Green hydrogen oasis

    According to MEED data, there are at least 12 known and planned green hydrogen projects in the UAE, with a budget of at least $12bn.

    In addition to the planned $5bn green hydrogen hub planned by Masdar and French utility developer and investor Engie, the other major planned green hydrogen projects in Abu Dhabi involve its largest industrial firms, including Abu Dhabi National Energy Company (Taqa), Emirates Steel, Fertiglobe and Brooge.

    One of these projects, the 150MW green hydrogen-based ammonia production facility planned in Ruwais, is expected to reach a financial investment decision (FID) shortly.

    The UAE's Green Hydrogen Strategy envisages the production of 1.4 million tonnes a year (t/y) of hydrogen by 2031, with green hydrogen accounting for 70 per cent of the target.

    This is expected to increase to 7.5 million t/y by 2040 and 15 million t/y by 2050.
    Jennifer Aguinaldo
  • Sheikh Mohammed inaugurates Dubai CSP plant

    7 December 2023

    Sheikh Mohammed bin Rashid al-Maktoum, UAE Vice President and Prime Minister and Ruler of Dubai, has inaugurated the fourth phase of the Mohammed bin Rashid al-Maktoum (MBR) Solar Park in Dubai.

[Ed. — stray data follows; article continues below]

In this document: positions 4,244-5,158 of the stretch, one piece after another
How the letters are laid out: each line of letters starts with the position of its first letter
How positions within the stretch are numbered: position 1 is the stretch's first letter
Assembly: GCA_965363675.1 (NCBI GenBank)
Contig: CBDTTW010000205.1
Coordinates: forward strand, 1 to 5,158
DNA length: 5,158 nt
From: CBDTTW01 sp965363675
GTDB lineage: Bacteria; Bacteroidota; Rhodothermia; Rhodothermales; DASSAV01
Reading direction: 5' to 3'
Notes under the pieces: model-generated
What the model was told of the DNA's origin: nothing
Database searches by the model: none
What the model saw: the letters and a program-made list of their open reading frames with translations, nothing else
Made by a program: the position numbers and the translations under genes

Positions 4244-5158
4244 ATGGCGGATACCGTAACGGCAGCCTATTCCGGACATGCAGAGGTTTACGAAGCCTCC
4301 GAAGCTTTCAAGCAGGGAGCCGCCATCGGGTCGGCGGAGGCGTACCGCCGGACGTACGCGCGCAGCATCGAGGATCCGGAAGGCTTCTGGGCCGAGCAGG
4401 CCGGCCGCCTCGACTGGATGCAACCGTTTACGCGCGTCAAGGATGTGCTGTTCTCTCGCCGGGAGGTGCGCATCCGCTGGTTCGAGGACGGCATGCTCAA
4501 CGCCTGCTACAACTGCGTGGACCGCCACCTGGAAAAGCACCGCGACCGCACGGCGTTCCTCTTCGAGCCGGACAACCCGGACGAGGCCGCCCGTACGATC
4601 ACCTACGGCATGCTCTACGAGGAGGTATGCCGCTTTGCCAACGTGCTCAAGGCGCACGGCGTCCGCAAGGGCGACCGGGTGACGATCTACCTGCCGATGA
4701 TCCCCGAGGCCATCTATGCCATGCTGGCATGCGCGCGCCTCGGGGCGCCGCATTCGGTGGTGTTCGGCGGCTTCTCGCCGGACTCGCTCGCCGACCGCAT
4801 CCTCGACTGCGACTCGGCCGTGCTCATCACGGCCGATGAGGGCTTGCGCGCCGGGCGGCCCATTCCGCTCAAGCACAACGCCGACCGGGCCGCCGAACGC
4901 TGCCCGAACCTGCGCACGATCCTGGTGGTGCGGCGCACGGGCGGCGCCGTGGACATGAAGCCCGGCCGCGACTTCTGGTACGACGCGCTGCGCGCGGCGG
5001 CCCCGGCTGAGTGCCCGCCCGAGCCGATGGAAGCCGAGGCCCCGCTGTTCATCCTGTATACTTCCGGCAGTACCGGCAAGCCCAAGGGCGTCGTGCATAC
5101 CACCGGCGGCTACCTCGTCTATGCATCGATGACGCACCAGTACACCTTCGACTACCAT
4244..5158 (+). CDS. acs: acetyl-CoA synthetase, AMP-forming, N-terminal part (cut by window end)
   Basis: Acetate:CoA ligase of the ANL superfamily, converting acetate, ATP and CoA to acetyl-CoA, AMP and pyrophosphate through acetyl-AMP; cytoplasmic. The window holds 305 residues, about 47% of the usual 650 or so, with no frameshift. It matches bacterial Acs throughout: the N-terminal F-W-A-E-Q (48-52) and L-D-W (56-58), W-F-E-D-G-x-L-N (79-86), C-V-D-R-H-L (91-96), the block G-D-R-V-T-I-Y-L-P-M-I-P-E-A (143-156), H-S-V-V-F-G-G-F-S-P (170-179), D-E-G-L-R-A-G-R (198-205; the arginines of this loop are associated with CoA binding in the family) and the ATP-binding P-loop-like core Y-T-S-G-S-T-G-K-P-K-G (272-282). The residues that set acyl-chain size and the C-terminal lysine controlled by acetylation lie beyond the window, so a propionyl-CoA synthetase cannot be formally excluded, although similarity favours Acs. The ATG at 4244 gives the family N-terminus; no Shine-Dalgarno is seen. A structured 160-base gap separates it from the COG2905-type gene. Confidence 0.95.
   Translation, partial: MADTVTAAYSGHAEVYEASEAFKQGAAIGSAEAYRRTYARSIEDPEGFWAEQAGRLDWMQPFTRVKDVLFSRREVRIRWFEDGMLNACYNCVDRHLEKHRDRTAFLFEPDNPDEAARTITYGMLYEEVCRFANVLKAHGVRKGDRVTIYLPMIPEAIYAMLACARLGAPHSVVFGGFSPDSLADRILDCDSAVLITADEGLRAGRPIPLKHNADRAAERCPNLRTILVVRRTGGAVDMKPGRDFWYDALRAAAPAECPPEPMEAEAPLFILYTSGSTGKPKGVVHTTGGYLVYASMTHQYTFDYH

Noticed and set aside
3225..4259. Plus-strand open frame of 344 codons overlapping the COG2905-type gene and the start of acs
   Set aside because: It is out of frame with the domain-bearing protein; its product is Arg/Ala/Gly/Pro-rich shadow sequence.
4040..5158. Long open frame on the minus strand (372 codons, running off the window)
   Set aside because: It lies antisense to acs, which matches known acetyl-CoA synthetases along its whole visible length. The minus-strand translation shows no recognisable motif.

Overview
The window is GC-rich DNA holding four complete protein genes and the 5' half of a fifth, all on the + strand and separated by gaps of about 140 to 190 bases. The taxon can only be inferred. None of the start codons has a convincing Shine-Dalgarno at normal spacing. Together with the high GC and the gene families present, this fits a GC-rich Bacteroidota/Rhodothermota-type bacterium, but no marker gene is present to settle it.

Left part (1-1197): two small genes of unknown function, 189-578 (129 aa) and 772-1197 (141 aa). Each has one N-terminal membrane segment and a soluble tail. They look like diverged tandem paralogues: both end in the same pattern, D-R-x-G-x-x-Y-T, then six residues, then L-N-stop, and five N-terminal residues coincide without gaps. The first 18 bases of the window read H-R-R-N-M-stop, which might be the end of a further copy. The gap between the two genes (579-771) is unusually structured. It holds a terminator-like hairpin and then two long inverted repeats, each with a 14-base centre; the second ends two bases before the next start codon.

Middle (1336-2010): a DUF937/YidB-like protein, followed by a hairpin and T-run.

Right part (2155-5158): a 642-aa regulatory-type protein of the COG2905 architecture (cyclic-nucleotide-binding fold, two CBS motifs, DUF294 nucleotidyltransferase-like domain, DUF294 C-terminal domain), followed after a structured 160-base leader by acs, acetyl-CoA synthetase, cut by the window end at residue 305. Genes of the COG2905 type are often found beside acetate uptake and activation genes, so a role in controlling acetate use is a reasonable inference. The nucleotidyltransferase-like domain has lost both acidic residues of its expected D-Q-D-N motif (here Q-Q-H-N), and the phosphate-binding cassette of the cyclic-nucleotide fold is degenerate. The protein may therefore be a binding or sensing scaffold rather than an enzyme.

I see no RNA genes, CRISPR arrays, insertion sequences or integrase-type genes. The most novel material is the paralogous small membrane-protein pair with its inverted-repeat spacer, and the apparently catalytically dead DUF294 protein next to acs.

The 950MW fourth phase of the MBR solar park required an investment of AED15.78bn ($4.34bn).

    It uses hybrid technologies: 600MW from a parabolic basin complex, 100MW from the CSP tower, and 250MW from solar photovoltaic (PV) panels.

    The independent power producer (IPP) project features the tallest solar tower in the world, at 263.126 metres, and a thermal energy storage facility with a capacity of 5,907 megawatt-hours (MWh), the world's largest according to the Guinness World Records.

    The project covers an area of 44 square kilometres. It features 70,000 heliostats that track the sun’s movement. The molten salt receiver (MSR) on top of the solar power tower is the core and the most important part of the CSP plant. It receives solar radiation and turns it into thermal energy.

    The MSR contains over 1,000 thin tubes that enable the absorption of sun rays and their transfer to the molten salt within these tubes.

    The project can power approximately 320,000 residences with clean and sustainable energy. It will reduce carbon emissions by about 1.6 million tonnes annually.

    The completion of the project's fourth phase brings the total capacity of the MBR solar park to 2,863MW so far. The phases and their capacities are:

    • 13MW solar PV phase one: Completed in 2013
    • 200MW solar PV phase two: Commissioned in 2017
    • 800MW solar PV phase three: Commissioned in 2020
    • 950MW hybrid CSP/solar PV phase four: Inaugurated in 2023
    • 900MW solar PV phase five: Commissioned in 2023

    Dewa is aiming for the MBR development to reach 5,000MW of capacity by 2030. It recently awarded the UAE-based Masdar the contract to develop the solar park's sixth phase, which has capacity of 1,800MW.